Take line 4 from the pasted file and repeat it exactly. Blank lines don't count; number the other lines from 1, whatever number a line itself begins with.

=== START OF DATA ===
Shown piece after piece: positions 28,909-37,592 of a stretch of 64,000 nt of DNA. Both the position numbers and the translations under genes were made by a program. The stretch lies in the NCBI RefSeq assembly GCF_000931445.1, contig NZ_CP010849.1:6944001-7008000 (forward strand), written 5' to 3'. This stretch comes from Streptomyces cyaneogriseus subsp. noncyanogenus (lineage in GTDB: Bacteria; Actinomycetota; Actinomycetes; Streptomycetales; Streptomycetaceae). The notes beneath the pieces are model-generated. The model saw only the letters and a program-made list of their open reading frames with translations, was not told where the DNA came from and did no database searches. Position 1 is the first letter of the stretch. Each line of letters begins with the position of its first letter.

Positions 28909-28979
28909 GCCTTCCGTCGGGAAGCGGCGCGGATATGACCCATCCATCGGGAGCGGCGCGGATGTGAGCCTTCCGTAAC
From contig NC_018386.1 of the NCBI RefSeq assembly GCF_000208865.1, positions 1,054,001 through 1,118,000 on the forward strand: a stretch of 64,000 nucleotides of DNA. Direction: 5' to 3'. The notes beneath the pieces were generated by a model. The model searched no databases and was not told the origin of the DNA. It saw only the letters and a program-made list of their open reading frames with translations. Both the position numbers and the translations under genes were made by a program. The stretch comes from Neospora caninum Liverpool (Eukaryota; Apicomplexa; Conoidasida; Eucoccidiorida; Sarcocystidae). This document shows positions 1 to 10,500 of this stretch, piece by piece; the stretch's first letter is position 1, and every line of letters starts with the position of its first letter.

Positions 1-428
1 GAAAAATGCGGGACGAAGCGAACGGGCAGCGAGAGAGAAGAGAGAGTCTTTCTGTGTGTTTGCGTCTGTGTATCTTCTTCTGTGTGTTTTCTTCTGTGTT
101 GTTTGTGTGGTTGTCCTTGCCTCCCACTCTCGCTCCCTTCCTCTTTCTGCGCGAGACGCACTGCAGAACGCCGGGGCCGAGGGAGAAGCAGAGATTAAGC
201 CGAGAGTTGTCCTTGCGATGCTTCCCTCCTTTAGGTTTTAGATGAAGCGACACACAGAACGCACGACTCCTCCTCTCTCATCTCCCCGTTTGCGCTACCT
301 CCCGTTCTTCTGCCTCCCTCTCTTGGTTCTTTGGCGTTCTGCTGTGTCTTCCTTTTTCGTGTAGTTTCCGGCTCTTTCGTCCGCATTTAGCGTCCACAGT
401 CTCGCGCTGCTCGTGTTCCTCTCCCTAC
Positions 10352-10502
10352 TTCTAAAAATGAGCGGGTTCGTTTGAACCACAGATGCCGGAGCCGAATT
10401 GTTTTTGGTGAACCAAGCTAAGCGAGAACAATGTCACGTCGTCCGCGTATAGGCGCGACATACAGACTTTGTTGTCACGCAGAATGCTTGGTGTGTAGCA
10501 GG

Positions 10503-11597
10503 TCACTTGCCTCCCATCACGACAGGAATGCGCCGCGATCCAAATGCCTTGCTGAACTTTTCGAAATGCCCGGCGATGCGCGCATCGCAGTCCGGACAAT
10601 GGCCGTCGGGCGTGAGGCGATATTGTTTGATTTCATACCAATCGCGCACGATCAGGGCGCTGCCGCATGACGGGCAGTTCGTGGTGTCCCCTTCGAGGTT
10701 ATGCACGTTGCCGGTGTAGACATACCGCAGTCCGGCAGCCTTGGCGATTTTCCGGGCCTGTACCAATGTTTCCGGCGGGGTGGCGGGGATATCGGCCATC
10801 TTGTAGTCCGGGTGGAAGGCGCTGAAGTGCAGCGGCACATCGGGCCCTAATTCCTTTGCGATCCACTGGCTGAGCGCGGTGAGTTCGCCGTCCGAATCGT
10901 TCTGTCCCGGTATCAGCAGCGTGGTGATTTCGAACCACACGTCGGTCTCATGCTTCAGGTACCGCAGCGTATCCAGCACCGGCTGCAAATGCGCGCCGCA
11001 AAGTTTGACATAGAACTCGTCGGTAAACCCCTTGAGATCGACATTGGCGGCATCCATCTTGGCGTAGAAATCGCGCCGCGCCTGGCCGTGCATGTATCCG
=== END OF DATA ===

From contig NC_018386.1 of the NCBI RefSeq assembly GCF_000208865.1, positions 1,054,001 through 1,118,000 on the forward strand: a stretch of 64,000 nucleotides of DNA. Direction: 5' to 3'. The notes beneath the pieces were generated by a model. The model searched no databases and was not told the origin of the DNA. It saw only the letters and a program-made list of their open reading frames with translations. Both the position numbers and the translations under genes were made by a program. The stretch comes from Neospora caninum Liverpool (Eukaryota; Apicomplexa; Conoidasida; Eucoccidiorida; Sarcocystidae). This document shows positions 1 to 10,500 of this stretch, piece by piece; the stretch's first letter is position 1, and every line of letters starts with the position of its first letter.